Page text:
t’s time to get closer to your coffee. And the best way to do that is to have a crack at coffee cupping.
The reasons for coffee cupping are all about evaluating the flavour profiles of each coffee on offer. Think of it like wine tasting for coffee. Cuppers look for the quality of beans and assess for defects that might spoil the cup; they check the roast to make sure it benefits the bean; and they evaluate how the coffee is ageing to make sure it’s at its optimum, rather than too fresh or faded.
At Market Lane they cup almost everyday in the lab-like room at their Prahran Market premises – and luckily, we’re all invited to come along.
There’s no decaf, no skim milk and no hot chocolate on offer here, just the best quality, small-batch roasted beans. The ethos here: choose one thing and do it well. To that end Market Lane opens their coffee cupping doors to anyone interested in knowing how it’s done and their cupping for the Melbourne Food and Wine Festival was a perfect place to start.
The cupping process has developed over time, but it’s now standardised around the world: 12 grams of medium-grind coffee to 160 millilitres of almost boiling water, steeped for four minutes. It’s a three-step process that involves the dry grounds, the first whiff of the steeped coffee and then a tasting. The first time you do it, it feels a little like a science experiment.
So how exactly does it work?
It starts with a cup of the dry coffee grounds. Dusty and pungent it’s hard not to get coffee across the bridge of your nose as you delve in for a good whiff, looking to pick out any fragrances that hit you. Are there blossoms? Is that a hint of Jasmine? Maybe it smells nutty or woody.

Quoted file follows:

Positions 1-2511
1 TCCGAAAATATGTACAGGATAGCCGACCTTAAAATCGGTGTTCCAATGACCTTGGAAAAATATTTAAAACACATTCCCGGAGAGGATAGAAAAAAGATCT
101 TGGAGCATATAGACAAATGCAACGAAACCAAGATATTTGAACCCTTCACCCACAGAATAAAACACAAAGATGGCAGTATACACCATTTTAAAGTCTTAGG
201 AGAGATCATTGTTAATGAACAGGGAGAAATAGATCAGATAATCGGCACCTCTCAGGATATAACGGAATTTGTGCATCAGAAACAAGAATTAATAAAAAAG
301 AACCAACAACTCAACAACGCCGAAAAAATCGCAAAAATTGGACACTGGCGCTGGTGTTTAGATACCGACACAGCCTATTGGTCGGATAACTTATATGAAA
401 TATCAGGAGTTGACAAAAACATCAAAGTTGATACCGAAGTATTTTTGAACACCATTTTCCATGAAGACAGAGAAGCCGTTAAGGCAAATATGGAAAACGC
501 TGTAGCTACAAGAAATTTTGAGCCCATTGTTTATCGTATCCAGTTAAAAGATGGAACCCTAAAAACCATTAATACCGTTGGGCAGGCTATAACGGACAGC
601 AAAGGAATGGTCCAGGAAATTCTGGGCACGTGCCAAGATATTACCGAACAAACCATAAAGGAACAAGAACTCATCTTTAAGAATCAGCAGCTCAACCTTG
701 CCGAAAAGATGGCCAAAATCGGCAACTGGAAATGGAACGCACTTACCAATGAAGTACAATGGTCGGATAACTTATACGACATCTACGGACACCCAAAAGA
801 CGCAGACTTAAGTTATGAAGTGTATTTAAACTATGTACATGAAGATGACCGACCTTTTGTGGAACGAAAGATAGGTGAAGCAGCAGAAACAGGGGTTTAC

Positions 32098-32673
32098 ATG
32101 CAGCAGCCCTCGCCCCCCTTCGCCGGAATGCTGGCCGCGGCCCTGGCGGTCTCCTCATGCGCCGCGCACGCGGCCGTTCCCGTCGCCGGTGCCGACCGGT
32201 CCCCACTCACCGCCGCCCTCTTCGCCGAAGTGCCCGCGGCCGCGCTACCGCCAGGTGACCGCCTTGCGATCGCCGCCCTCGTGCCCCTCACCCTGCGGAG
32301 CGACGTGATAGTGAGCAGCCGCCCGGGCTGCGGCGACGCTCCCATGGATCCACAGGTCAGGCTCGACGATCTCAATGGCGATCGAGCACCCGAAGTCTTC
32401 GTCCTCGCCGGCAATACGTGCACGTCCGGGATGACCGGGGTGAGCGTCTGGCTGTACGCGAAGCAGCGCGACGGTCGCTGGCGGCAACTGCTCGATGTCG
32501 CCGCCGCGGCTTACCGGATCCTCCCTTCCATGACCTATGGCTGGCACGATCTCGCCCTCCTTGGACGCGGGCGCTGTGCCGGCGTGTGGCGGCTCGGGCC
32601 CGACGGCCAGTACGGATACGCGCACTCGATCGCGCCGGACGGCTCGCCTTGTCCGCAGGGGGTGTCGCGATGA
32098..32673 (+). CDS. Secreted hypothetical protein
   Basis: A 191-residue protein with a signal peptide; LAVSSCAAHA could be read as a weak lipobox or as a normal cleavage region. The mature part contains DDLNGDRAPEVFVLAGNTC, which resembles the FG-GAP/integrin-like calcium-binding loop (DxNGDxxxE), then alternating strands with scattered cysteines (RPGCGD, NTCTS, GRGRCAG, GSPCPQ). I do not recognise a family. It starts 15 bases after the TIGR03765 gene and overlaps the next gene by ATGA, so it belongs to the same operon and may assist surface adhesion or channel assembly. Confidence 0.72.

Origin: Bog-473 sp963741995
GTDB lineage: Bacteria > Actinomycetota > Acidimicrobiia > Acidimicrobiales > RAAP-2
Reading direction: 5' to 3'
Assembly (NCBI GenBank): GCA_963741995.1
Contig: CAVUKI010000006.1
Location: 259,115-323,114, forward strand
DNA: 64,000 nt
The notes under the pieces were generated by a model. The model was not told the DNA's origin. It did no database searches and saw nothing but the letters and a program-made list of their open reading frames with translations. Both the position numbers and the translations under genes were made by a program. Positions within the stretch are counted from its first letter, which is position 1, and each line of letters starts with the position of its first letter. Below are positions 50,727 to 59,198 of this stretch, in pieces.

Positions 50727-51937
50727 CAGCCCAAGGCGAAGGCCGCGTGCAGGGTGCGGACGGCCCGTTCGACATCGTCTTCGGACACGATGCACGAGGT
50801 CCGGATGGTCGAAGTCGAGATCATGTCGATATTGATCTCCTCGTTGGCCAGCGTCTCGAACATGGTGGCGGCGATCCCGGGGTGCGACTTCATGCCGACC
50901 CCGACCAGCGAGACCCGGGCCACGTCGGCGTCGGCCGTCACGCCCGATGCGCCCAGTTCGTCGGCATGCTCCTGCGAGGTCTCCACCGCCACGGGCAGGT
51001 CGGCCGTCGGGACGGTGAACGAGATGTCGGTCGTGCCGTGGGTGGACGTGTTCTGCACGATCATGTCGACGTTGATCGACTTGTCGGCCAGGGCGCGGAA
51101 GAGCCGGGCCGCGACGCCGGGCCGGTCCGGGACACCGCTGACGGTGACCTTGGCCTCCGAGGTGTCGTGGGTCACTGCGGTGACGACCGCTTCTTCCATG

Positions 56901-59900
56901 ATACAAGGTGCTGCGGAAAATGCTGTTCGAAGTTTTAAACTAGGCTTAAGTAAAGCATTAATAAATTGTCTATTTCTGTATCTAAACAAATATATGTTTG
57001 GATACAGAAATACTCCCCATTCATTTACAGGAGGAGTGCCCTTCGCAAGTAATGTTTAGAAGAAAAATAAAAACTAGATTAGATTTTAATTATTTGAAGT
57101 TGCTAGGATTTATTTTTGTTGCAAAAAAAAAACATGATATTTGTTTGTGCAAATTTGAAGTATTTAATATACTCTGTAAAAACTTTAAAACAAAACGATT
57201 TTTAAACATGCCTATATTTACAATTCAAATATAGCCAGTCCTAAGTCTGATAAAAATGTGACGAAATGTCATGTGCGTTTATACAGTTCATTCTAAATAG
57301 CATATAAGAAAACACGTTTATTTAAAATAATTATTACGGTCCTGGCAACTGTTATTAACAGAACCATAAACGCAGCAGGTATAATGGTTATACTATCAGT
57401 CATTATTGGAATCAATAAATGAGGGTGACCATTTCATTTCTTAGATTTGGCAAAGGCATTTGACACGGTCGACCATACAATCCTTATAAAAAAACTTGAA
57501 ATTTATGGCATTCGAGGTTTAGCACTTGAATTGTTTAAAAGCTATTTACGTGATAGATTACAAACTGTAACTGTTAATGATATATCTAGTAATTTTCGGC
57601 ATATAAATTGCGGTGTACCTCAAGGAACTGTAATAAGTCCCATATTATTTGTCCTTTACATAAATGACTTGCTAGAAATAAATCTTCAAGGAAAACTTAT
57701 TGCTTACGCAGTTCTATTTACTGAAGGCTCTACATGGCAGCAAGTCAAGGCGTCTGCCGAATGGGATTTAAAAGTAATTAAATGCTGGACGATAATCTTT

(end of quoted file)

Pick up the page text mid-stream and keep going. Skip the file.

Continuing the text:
Then the water is added, wetting all the grounds with a good stir before letting it rest, steeping for four minutes. This allows the gases and oils to be released from the coffee, where they are trapped under the crust of grounds formed on the surface.
The crust is then cracked with a spoon and pushed back quickly to release the first and most potent waft of the coffee’s aroma. Inhaling deeply, the cuppers make note of caramel, earth, chocolate or cherry sensations (to name a few), using charts with identifiable scents to help identify that tantalising note that somehow defies description.
Finally the crust of grounds is skimmed cleanly off the surface, leaving just the liquid for tasting. At this point, the aromas have already predominantly given away the flavours. Tasting the coffee helps to clarify this but also assesses the coffee’s mouth-feel as well as its body and acidity levels. Descriptions such as ‘bright’ and ‘clean’ help to identify coffees with good mouth-feel and positive acid levels.
You’ll never learn everything from one session alone, but getting started and developing your palate is certainly a lot of fun. And with professionals willingly on hand to help, you’ll be calling a cup ‘smoky’, ‘grassy’ or ‘sharp’ in no time.
Public Cupping at Market Lane: Tues, Thurs, Fri & Sat. Cupping at 11am. Free, no booking necessary.
Where: Market Lane, Shop 13 Prahran Market, South Yarra
Contact: (03) 9804 7434